Tensions rise as Turkey intercepts aircraft
October 12, 2012, 12:01 am TWN
DAMASCUS--Syria accused Turkey of hostility on Thursday after it intercepted a passenger jet en route from Moscow on suspicion it was carrying illegal cargo, in a move also infuriating top Damascus ally Russia.
As the tensions soared, rebels fighting forces loyal to Syrian President Bashar al-Assad won more strategic territory in their bid to secure a "buffer zone" in a swathe of land abutting the Turkish border, an AFP reporter said.
U.N.-Arab League peace envoy Lakhdar Brahimi waded back into the Syrian fray, meanwhile, holding talks with officials in Saudi Arabia, which like Turkey has called for Assad to quit and supports the rebels.
Turkey scrambled two jets on Wednesday to force down the Syrian Air Airbus A-320 en route from Moscow after reportedly receiving intelligence it was carrying military cargo for the Assad regime.
Damascus said the interception was "hostile and reprehensible" and "another sign of the hostile policies of the Erdogan government, which harbors (rebels) and bombs Syrian territory," referring to Turkish premier Recep Tayyip Erdogan.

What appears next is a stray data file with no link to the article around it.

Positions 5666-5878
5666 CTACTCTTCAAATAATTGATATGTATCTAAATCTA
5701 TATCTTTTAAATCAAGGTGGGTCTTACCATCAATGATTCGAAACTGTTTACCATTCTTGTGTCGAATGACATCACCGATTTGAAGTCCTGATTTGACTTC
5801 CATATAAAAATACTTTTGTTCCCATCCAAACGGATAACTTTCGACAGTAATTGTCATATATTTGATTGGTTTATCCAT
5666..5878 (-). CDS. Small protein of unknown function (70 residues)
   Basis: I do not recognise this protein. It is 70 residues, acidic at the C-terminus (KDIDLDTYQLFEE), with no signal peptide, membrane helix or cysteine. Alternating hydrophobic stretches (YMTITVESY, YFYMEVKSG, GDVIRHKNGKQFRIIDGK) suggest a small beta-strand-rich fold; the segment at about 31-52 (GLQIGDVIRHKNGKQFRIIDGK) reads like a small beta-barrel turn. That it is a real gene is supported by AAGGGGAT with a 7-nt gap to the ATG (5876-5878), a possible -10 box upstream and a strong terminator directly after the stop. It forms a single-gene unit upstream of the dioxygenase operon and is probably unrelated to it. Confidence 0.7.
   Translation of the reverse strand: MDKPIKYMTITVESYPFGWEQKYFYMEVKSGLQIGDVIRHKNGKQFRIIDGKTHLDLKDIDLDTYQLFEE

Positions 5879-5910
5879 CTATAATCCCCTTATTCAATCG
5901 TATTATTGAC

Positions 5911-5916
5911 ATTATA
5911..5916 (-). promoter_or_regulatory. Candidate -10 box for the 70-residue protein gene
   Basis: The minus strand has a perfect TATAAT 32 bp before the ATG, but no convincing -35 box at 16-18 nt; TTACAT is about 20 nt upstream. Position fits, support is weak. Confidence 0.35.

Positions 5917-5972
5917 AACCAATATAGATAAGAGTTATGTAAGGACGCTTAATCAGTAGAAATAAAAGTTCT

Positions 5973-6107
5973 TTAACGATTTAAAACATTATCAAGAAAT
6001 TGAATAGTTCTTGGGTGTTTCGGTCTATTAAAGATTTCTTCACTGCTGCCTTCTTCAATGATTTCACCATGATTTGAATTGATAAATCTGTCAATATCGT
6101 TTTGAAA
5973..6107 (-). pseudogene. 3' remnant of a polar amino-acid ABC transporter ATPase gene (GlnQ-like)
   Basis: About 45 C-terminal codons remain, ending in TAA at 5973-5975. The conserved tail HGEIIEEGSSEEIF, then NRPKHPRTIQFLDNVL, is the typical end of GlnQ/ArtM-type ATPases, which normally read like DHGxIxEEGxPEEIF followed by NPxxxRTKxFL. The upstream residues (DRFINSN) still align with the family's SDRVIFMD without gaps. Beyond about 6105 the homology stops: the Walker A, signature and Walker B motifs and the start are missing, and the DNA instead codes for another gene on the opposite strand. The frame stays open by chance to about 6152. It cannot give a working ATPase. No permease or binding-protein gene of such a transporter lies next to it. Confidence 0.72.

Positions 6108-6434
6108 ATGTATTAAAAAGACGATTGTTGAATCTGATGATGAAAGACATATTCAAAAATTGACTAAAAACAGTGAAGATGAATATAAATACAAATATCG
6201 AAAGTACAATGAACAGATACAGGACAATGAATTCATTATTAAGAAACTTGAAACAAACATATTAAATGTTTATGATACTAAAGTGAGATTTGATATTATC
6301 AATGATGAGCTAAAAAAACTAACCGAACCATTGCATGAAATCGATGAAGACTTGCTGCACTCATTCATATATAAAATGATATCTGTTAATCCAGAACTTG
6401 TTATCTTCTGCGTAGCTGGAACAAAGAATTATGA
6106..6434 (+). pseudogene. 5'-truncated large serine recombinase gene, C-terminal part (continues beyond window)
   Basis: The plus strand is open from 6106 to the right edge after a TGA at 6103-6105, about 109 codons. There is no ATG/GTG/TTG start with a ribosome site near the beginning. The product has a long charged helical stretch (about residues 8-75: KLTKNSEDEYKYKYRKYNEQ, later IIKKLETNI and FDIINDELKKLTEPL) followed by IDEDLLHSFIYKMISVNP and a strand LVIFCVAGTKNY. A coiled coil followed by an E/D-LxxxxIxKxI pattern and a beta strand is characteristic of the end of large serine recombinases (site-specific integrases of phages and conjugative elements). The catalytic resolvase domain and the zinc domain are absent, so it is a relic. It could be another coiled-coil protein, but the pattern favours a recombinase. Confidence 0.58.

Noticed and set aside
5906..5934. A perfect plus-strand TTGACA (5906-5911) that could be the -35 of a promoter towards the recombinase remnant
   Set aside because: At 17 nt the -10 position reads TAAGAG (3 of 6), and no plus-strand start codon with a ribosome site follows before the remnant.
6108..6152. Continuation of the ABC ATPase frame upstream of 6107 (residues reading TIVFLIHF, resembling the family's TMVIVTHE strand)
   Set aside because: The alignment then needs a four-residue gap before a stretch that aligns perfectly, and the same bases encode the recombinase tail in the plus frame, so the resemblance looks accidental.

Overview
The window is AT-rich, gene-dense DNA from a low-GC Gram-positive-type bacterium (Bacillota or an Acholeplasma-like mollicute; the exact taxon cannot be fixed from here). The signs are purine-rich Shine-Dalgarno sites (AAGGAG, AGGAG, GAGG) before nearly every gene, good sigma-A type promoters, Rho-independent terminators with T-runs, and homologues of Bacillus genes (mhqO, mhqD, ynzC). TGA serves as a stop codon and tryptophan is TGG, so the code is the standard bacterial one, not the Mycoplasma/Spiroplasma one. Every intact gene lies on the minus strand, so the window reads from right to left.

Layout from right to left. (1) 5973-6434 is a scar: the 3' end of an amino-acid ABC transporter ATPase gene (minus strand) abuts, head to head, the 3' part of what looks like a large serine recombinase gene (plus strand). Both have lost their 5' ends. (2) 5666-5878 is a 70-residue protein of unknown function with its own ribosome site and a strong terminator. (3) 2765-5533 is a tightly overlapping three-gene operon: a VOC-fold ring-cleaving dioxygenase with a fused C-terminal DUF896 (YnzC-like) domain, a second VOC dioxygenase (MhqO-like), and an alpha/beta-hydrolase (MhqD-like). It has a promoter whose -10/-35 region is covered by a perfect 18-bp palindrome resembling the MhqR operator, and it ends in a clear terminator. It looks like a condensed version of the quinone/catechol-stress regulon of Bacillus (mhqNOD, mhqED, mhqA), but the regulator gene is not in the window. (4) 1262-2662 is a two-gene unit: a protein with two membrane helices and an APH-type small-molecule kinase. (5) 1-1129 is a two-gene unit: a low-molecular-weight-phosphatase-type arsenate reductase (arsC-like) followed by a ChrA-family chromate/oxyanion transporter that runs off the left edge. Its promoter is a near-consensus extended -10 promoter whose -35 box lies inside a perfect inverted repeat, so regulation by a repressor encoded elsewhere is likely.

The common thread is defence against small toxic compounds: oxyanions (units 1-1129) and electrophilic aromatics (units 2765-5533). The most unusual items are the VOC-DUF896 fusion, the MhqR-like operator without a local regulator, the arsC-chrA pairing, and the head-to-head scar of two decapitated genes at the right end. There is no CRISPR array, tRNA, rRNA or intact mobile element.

It furiously demanded Turkey return the cargo it had seized at Ankara airport.
Russia, a top Damascus ally and its biggest arms supplier, said Ankara had put the lives of passengers at risk by forcing it to land in the Turkish capital, and denied it was carrying arms or military equipment.
"We are concerned that this emergency situation put at risk the lives and safety of passengers, who included 17 Russian citizens," Russia's foreign ministry said.
"The Russian side continues to insist on an explanation of the reasons for such actions by the Turkish authorities."
Turkish Foreign Minister Ahmet Davutoglu said Ankara had seized "illegal cargo" from the plane, adding Turkey would hold on to the cargo for further investigation but declining to elaborate on the contents.
Anatolia news agency quoted officials as saying they suspected the aircraft was carrying arms.
"There is illegal cargo on the plane that should have been reported" in line with civil aviation regulations, Davutoglu said, quoted by Anatolia. "There are elements on board that can be considered objectionable."
In the central province of Homs, the town of Qusayr and rebel districts in the city of Homs were shelled and bombed by warplanes, said the Britain-based Observatory.
The army has intensified operations against Homs and Qusayr, which have been besieged by troops for months, vowing to overrun them by the end of the week to free up forces for northern battle zones.
The Observatory said violence killed at least 69 people across Syria so far on Thursday — 32 soldiers, 19 civilians and 18 rebels — adding to its overall toll of more than 32,000 dead in the nearly 19-month conflict.